Secular Psalms
Progress Productions

Swedish trio ABU NEIN work a classic vision of European darkwave on their debut LP Secular Psalms, made up of tracks originally released on 2019’s I Will Rise EP and some new songs. All the hallmarks of the sound are here in full effect: sombre female vocals, straightforward drum programming, twangy guitars, brittle synth leads and muted pads are all put in the service of tastefully minimal songs. It’s all quite measured and reserved, and that’s both good and bad; ABU NEIN forgo big emotional moves and climaxes for steadiness and poise.

ABU NEIN’s constancy is expressed right at the outset of the record with track 1 side 1 pace-setter “Dying Into a Dance”, where a simple pattern of kicks and snares and a bubbling 16th note synth bassline propels vocalist Erica Li Lundqvist’s magisterial voice alongside uncomplicated guitar lines that serve as rhythmic accompaniment. This is ABU NEIN at their best, grasping on the essential appeal of a song and then doing their best to present it without excessive ornamentation. Follow-up “Love in Vein” swaps in electric bass and throws in some monotone french vocal punch-ins for flavour, but never loses sight of the simple melody that carries the tune. That spartan mood is so pervasive that even mild deviations stand out, as on the synthpop and electro excursions “Chamber” and “Sin”. Both are modest style exercises when taken in isolation, but seem like massive departures from the uniformity of their surroundings during an album listen.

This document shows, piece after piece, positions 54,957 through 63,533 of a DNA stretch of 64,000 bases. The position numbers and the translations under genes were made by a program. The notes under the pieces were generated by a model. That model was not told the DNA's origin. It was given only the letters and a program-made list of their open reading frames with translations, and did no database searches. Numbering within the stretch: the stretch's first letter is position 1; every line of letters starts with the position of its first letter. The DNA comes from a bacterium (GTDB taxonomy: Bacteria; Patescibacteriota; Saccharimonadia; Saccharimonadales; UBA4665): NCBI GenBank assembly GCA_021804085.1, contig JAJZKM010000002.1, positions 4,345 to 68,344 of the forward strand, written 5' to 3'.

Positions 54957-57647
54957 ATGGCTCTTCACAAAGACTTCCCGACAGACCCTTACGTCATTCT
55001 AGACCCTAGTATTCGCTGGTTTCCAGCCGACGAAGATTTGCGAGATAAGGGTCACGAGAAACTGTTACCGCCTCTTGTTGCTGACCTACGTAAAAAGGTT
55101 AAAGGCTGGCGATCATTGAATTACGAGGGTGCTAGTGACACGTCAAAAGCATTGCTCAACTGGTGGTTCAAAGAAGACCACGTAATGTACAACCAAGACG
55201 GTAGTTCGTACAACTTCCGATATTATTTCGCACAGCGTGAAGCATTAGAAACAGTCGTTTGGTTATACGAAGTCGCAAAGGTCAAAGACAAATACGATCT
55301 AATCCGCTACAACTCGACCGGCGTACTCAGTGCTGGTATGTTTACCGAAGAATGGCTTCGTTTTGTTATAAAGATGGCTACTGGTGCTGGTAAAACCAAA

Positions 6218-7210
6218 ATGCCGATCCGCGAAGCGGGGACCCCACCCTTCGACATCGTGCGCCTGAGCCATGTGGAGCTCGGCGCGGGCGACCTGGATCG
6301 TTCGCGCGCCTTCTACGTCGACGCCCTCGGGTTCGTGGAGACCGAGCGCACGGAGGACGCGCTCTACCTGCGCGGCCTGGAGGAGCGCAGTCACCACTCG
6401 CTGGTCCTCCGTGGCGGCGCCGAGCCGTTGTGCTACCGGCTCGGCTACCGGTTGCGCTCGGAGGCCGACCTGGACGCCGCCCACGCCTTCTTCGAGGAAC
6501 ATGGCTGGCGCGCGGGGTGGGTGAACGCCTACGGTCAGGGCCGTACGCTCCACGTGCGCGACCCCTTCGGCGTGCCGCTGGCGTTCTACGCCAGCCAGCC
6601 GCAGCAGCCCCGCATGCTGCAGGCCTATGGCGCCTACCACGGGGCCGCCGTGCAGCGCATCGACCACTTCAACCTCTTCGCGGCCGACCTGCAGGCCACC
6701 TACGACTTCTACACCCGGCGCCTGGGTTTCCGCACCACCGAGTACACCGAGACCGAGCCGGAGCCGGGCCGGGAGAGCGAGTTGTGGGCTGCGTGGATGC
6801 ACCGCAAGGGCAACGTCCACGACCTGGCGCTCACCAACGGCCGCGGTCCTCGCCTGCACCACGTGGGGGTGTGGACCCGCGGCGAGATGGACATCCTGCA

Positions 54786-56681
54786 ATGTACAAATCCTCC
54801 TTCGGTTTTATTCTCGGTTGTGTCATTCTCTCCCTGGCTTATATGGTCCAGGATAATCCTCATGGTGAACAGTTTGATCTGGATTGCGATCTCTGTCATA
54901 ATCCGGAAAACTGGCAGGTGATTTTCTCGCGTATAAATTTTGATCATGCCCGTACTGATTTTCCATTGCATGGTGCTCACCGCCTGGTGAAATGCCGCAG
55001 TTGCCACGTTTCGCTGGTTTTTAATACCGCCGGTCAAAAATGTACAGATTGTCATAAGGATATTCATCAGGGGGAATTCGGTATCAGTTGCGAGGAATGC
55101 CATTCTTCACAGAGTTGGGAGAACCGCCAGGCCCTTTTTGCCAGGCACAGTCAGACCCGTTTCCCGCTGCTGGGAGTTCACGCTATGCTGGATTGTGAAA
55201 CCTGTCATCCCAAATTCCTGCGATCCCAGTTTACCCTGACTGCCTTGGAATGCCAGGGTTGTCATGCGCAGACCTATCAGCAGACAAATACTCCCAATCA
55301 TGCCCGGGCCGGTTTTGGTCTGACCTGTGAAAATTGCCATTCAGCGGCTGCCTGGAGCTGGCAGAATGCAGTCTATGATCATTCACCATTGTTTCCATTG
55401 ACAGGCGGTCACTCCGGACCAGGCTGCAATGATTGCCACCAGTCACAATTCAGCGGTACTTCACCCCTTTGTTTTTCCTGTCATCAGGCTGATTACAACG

It’s hard then to call the evenness of Secular Psalms a problem: the record’s dedication to consonance is a feature, not a bug. Still, once you settle into the groove it becomes difficult to get invested in individual songs, in spite of any specific merit they may possess. “I Will Rise” has the makings of a distinctive dancefloor filler in its ghostly pads and guitar hook, but seems content to let those elements sit in relative stasis with the rest of the track’s elements. Similarly “God in Me” has a bit of the sinister in the the bassline, but the arrangement pulls it back so that it never breaks from the album’s established form.

It might be unfair to dock points from ABU NEIN for their consistency in disposition and presentation, but it’s hard to deny how it impacts the listening experience. I’m not convinced that the album’s early standouts are especially better than the album’s later tracks – it might just be that by the time the final third of the record gets underway I’ve become accustomed to the timbre of the proceedings and have a harder time focusing on individual moments. Still, this mode of darkwave is evergreen specifically because of its steadfastness, and ABU NEIN deliver on it right down the pipe. For fans of of the style, the record offers some definite pleasures.

Buy it.